OUTLOOK - Now it's Outlook's turn.
With a $24,000 community development block grant in hand, Yakima County will look for solutions to Outlook's sewer issues.
"We have a chance to upgrade the sewer system for Outlook," County Commissioner Ron Gamache said of the grant on Wednesday following the first commissioners' meeting of the year.
Yakima County Public Works Director Vern Redifer noted that, in his 15 years with the county, Outlook's sewer situation has been a concern.
"There's been a need to do something for a long time," he said of needed improvements, such as replacing Outlook's drain fields. Redifer also suggested there may be water quality issues in Outlook related to the sewer situation.
The county's Utility Manager, Joe Stump, indicated in October that Yakima County has been looking at running services to Outlook since a public health emergency was declared there several years ago.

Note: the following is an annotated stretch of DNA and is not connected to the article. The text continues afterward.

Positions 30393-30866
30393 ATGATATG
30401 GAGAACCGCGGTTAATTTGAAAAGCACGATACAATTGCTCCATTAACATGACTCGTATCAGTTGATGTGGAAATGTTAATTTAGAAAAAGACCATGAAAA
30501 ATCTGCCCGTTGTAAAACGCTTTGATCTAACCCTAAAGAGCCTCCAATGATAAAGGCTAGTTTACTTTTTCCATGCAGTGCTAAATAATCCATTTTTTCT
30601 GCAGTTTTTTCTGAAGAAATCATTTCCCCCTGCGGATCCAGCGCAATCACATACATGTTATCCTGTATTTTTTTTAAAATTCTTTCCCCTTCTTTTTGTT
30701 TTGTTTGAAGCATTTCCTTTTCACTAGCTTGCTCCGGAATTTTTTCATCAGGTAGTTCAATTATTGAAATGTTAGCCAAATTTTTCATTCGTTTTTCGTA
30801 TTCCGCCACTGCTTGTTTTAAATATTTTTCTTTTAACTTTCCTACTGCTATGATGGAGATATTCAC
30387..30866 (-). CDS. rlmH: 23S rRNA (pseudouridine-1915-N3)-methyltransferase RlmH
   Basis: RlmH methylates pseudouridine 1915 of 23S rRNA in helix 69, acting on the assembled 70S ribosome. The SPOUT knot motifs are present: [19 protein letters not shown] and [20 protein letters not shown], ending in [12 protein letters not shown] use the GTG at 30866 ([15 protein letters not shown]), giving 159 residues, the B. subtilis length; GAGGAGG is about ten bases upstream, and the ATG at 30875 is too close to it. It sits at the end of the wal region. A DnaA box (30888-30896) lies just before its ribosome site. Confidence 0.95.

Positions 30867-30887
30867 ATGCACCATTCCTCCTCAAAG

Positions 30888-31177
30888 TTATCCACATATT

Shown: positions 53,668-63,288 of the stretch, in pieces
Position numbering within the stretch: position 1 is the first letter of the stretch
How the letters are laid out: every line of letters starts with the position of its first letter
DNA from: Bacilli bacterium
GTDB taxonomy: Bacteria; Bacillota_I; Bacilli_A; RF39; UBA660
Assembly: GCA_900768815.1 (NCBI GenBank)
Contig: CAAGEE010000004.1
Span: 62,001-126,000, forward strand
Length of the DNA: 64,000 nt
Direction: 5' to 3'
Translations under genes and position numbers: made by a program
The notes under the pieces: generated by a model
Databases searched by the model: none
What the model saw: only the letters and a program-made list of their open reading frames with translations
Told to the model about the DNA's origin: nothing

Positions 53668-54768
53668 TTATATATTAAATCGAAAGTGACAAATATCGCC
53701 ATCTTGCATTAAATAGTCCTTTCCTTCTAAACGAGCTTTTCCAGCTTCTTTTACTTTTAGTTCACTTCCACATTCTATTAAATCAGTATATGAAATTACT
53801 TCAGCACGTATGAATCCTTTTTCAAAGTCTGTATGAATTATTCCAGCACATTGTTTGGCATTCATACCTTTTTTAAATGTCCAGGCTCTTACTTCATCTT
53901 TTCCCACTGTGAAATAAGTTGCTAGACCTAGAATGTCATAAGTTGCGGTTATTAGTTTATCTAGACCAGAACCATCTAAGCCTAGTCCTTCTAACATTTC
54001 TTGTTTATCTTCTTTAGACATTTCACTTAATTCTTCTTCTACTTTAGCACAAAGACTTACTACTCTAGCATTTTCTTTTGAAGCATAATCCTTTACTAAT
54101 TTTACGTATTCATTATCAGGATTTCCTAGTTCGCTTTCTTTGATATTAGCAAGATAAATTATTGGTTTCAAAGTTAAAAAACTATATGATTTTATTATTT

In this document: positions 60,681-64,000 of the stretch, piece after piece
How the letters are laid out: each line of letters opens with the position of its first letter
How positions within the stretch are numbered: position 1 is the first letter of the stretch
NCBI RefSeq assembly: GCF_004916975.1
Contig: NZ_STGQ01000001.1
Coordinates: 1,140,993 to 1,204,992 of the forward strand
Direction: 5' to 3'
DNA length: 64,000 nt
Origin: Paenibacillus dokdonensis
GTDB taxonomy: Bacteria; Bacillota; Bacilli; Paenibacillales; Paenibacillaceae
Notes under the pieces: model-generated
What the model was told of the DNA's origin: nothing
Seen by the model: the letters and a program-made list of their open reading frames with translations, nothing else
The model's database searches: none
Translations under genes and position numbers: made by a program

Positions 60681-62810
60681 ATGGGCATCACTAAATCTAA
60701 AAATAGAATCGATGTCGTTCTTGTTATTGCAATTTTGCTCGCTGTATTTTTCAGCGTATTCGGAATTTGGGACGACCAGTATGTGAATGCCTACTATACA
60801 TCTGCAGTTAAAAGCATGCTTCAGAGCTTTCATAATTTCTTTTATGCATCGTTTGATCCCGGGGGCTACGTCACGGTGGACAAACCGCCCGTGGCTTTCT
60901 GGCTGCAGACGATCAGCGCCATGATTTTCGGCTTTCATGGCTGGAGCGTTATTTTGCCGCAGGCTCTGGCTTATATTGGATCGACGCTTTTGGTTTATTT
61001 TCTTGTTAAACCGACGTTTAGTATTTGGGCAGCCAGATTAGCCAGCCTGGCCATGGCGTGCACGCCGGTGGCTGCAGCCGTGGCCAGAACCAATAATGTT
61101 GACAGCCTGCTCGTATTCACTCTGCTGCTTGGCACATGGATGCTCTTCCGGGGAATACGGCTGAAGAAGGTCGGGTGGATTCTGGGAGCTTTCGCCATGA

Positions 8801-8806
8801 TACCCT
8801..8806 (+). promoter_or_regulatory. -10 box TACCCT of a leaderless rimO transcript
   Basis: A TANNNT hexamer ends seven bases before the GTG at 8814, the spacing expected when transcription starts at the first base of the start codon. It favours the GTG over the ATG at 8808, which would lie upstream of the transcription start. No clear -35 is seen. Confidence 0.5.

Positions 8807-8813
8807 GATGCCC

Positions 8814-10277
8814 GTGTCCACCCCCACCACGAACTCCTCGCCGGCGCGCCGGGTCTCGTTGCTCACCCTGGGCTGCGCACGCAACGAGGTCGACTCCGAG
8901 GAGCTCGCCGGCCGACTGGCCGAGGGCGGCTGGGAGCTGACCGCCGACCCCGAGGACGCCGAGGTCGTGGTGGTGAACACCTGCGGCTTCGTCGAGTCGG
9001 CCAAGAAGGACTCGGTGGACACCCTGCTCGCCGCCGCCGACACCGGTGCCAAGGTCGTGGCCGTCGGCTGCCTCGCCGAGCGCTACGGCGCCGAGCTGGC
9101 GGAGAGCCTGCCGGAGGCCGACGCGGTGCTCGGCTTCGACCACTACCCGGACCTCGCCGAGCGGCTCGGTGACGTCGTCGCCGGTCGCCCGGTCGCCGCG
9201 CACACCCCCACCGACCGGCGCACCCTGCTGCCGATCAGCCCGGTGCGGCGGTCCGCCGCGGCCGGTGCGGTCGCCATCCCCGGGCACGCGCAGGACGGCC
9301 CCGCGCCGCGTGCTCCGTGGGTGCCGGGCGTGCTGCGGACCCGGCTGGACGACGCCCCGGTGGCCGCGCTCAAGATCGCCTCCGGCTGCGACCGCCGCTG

"The community of Outlook is faced with public environmental health risks due to frequently failing individual septic systems," the county said of the community of 471 residents when making the grant request.
The problem has taken so long to be addressed, explained Redifer, because Yakima County has only so many block grant dollars available each year.
"Each year projects are prioritized and this is Outlook's year," he said.
Redifer couldn't give a firm date when actual work on a new sewer system might begin.
"We'll have an engineering design study done by mid-year," he said. "After that it depends on the nature and the cost of the work."
Total cost of the engineering study is $27,800, with the county picking up the additional $3,800 to pay for it.
Possible options resulting from the study include constructing a new on-site sewer plant or connecting sewer services with the city of Sunnyside.
Sunnyside City Manager Bob Stockwell has noted that any move to have Outlook connect to the city for sewer service would be subject to approval from the city council.
As with any utility Sunnyside sells outside its city limits, Yakima County-and by extension Outlook residents-would be required to pay one-and-a-half times the sewer rate Sunnyside residents pay.
But that's still all speculation at this point, Redifer said, depending on the outcome of the sewer study.
"Our goal is to come up with the best solution from both a physical (on-site) and economic perspective."